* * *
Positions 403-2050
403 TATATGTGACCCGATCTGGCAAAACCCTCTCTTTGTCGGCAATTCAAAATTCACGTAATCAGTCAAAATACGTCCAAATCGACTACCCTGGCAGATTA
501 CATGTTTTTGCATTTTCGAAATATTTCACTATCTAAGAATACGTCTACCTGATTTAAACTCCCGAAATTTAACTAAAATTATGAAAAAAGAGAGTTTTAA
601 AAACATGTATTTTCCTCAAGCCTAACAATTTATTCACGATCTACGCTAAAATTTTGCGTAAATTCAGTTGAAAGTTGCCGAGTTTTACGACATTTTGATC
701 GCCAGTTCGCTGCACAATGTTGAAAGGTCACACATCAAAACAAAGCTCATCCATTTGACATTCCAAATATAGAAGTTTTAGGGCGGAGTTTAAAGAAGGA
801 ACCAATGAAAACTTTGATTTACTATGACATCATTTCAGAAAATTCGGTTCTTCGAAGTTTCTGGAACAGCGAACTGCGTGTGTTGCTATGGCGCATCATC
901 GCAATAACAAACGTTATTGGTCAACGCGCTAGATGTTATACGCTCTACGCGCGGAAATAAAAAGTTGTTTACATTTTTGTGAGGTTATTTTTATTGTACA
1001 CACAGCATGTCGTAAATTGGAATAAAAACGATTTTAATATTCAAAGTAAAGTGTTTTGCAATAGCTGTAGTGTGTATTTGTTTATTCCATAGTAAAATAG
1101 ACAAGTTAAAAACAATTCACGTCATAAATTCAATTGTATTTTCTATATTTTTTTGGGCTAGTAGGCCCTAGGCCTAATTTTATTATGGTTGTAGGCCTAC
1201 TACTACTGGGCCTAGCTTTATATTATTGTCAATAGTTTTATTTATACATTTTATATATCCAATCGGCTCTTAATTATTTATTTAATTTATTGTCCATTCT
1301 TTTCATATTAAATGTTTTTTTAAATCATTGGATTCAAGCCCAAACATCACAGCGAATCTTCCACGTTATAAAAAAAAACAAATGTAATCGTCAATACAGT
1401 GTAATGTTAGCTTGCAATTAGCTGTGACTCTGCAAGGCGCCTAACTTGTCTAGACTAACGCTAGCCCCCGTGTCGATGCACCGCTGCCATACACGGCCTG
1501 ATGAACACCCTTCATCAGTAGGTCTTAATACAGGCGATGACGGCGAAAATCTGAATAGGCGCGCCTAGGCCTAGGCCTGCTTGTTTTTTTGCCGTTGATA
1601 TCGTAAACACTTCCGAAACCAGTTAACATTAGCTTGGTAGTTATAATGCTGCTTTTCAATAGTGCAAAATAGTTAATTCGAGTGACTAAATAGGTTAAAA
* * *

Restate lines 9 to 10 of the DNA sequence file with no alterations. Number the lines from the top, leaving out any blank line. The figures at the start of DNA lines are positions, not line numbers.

1101 ACAAGTTAAAAACAATTCACGTCATAAATTCAATTGTATTTTCTATATTTTTTTGGGCTAGTAGGCCCTAGGCCTAATTTTATTATGGTTGTAGGCCTAC
1201 TACTACTGGGCCTAGCTTTATATTATTGTCAATAGTTTTATTTATACATTTTATATATCCAATCGGCTCTTAATTATTTATTTAATTTATTGTCCATTCT